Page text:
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Nicotine & Tobacco Research

Year: 2009  |  Volume: 11  |  Issue: 7  |  Page No.: 875 - 885

Tobacco control policy and adolescent cigarette smoking status in the United States

M. T Botello Harbaum, D. L Haynie, R. J Iannotti, J Wang, L Gase and B. Simons Morton



Tobacco policies that limit the sale of cigarettes to minors and restrict smoking in public places are important strategies to deter youth from accessing and consuming cigarettes.


We examined the relationship of youth cigarette smoking status to state-level youth access and clean indoor air laws, controlling for sociodemographic characteristics and cigarette price. Data were analyzed from the 2001 to 2002 U.S. Health Behavior in School-Aged Children survey, a cross-sectional survey conducted with a nationally representative sample of 13,339 students in the United States.


Compared with students living in states with strict regulations, those living in states with no or minimal restrictions, particularly high school students, were more likely to be daily smokers. These effects were somewhat reduced when logistic regressions were adjusted for sociodemographic characteristics and cigarette price, suggesting that higher cigarette prices may discourage youth to access and consume cigarettes independent of other tobacco control measures.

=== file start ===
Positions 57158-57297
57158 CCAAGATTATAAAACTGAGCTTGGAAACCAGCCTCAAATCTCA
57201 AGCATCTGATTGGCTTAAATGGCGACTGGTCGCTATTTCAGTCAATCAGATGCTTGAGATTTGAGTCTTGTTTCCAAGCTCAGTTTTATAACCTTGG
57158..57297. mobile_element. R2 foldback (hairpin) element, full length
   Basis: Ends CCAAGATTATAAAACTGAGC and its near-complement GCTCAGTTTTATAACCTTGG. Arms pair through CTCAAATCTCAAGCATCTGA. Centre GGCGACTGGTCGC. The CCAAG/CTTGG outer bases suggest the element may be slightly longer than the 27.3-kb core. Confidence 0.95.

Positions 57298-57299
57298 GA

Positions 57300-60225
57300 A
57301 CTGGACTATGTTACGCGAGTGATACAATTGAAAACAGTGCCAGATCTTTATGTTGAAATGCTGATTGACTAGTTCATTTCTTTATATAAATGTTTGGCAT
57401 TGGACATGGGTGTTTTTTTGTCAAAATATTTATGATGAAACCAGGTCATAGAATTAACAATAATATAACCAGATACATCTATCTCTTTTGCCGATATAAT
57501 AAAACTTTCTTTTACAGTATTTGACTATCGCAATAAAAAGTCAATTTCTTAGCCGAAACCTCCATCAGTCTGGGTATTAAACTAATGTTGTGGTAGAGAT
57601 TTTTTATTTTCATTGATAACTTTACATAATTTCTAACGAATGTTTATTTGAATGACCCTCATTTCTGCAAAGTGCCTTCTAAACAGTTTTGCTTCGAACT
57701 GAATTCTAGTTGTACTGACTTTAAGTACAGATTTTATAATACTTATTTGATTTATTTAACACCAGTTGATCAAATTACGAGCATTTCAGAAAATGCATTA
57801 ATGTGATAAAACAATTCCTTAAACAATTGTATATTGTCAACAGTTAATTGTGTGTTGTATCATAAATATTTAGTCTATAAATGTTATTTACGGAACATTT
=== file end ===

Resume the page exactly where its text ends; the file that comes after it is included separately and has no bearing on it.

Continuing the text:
Strict tobacco control legislation could decrease the potential of youth experimenting with cigarettes or becoming daily smokers. The findings are consistent with the hypothesis that smoking policies, particularly clean indoor air provisions, reduce smoking prevalence among high school students.

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